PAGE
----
Health & Body

How to Eat Healthy at a College Dining Hall

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The schedule of a college dancer is no joke: Between academics, studio classes and rehearsals, getting the fuel you need to power through it all is essential. But unless you live off-campus or have a kitchen in your dorm, you may feel like you're at the mercy of your school's dining hall.

"College is often the first time that dancers are on their own, without the help of their family to make sure they are fueling their bodies adequately," says Monika Saigal, a registered dietitian nutritionist at The Juilliard School who has worked with college dancers across the country. "These changes can feel overwhelming, but the college years are also a great time to build new habits that will help dancers have long and healthy careers." So how do you make sure you're getting the nutrients you need? Here are our best tips for tackling the dining hall.


Challenge: Limited hours that don't work with your schedule

Dried fruit is a healthy snack you can stash in your dorm room. Photo via Getty Images

Whether you're prone to oversleeping past breakfast, or are always missing dinner because of late rehearsals, planning ahead is key. Saigal suggests keeping a few quick breakfast options in your dorm room and, if you anticipate missing dinner, grabbing extra food during lunch to save for later. "One of the common myths is that dancers should stop eating at 7 or 8 pm or some other arbitrary time," she says. "It's important for recovery and injury prevention to refuel after dancing, even if it's late."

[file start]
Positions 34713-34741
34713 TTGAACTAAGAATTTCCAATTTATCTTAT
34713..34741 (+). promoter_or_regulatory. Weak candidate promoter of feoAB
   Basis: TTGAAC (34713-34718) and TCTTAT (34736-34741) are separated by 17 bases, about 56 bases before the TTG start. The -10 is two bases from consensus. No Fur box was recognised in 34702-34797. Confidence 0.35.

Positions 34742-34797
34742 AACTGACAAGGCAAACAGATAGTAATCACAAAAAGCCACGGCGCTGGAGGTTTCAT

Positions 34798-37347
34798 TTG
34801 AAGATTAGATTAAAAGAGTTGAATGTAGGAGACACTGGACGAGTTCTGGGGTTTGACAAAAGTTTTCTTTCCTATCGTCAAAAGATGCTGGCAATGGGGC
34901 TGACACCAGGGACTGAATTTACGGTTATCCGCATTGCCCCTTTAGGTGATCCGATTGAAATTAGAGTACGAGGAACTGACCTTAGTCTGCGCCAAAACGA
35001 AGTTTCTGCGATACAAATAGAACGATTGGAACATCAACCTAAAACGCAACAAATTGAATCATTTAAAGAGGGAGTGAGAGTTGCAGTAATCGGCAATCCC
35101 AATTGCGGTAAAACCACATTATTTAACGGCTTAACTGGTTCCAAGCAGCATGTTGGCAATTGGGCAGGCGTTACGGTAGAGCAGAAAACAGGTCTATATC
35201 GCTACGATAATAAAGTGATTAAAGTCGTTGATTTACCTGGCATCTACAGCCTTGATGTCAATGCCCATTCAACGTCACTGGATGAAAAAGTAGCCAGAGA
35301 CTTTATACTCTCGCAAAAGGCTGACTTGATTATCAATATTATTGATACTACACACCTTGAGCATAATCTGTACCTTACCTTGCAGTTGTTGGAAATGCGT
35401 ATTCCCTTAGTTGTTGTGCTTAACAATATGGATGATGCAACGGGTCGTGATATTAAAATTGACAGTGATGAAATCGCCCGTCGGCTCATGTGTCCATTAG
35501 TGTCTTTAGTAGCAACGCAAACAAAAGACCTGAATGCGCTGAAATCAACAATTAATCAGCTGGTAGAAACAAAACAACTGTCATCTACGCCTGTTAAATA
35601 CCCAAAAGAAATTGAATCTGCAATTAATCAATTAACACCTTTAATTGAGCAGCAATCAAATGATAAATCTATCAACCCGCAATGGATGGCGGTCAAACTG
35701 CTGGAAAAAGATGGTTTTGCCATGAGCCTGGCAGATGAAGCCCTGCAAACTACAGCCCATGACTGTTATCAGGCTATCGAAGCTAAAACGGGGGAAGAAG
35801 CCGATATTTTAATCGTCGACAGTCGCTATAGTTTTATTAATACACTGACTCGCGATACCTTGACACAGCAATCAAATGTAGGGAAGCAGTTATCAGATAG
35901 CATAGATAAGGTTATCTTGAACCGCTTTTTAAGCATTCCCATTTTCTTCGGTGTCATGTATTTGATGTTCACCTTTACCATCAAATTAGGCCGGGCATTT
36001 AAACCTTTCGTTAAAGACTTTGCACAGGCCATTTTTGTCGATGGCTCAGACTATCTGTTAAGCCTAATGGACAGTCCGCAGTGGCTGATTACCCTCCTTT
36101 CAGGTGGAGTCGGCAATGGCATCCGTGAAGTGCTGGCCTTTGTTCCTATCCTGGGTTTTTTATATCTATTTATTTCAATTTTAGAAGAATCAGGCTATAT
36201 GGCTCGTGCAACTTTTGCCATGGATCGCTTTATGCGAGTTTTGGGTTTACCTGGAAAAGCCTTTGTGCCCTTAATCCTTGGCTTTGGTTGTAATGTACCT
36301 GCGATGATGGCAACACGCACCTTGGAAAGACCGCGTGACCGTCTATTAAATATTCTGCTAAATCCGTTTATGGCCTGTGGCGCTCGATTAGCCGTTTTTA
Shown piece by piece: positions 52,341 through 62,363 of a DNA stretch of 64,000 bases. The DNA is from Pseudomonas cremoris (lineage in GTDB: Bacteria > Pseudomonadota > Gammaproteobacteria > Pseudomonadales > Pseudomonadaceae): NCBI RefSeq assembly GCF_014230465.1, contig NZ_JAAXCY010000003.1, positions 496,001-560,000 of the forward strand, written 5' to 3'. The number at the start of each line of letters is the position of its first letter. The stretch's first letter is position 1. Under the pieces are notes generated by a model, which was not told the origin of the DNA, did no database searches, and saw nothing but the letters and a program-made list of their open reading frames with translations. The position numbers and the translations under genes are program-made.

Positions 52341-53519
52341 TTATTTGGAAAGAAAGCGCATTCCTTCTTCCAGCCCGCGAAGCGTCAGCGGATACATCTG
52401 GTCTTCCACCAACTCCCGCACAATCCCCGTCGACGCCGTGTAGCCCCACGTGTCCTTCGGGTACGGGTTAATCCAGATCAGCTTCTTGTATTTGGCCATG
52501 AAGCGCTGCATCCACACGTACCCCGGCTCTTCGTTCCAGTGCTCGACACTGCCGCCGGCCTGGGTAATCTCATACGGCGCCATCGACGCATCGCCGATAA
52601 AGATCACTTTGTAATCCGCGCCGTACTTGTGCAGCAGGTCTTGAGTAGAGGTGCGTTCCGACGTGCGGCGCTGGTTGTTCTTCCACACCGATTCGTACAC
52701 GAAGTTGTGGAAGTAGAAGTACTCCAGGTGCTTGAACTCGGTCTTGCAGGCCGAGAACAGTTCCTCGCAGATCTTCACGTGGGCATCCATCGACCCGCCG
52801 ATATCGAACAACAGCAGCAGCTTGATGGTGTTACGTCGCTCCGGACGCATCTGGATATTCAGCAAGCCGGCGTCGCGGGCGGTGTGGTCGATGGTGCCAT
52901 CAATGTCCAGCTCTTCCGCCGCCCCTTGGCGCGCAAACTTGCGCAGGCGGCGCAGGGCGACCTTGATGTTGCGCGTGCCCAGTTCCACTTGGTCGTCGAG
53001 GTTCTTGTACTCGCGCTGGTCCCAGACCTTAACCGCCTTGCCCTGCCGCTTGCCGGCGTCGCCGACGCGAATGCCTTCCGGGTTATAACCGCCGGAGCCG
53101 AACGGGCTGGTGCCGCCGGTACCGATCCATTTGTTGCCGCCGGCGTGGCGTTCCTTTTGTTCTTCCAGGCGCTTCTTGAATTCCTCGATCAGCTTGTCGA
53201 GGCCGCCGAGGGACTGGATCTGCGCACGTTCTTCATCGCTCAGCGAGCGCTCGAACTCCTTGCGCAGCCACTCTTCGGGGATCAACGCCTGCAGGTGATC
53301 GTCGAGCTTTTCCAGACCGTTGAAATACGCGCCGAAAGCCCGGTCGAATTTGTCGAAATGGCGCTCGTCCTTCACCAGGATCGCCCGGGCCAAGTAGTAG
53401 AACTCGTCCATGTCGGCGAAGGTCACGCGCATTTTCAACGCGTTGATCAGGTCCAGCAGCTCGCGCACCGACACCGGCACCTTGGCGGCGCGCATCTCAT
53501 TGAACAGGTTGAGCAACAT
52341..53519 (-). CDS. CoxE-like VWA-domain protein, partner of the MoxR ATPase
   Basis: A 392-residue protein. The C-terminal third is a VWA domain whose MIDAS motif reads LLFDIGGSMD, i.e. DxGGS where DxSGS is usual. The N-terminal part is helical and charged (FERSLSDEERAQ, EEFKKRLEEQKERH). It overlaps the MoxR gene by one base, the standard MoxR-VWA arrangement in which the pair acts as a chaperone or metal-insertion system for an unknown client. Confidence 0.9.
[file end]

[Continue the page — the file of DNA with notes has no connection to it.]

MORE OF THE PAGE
Challenge: A lack of variety in the meal plan

Photo by Jasmin Screiber/Unsplash

When navigating the dining hall, dietitian Debra Wein, who has worked with dancers at Boston Conservatory at Berklee, recommends seeking out lean proteins like fish, poultry, low-fat dairy and beans; whole grains that are high in fiber; and unsaturated fats. This can be easier said than done. If it feels like your dining hall rotates through the same few meals every week, sometimes it's a matter of getting creative. "Dancers may want to buy their own seasonings and condiments to help make the usual options feel new," says Saigal. Things like guacamole, dressings, pesto, nut butters or seed mixes can help spice up a bland dish. She also suggests mixing and matching foods—try topping your salad with chicken from the grill station, for instance.

Challenge: Little time to eat between classes and rehearsals

Photo by Fábio Alves/Unsplash

If you're rushing to rehearsal and don't have much time to eat before dancing, choose options that are easier to digest, like a sandwich rather than a salad, says Saigal. Keep your dance bag stocked with on-the-go snacks, too. Saigal's favorites include protein bars, fruit with a nut-butter pack and trail mix.

Bonus tip: Stock your dorm room

Photo by Markus Spiske/Unsplash

Even if all you have is a mini-fridge and a microwave, these recommendations from Saigal are easy to keep on hand:

  • oatmeal and whole-grain cereals
  • milk, yogurt and cheese
  • dired or fresh fruit
  • minimal-prep veggies (like baby carrots, grape tomatoes or pre-cut pepper strips)
  • pre-cooked brown rice or quinoa cups
  • packets of tuna or salmon
  • seasoned tofu
  • veggie burgers
  • hummus and whole-grain crackers
  • nuts and nut butters
  • roasted chickpeas
  • edamame

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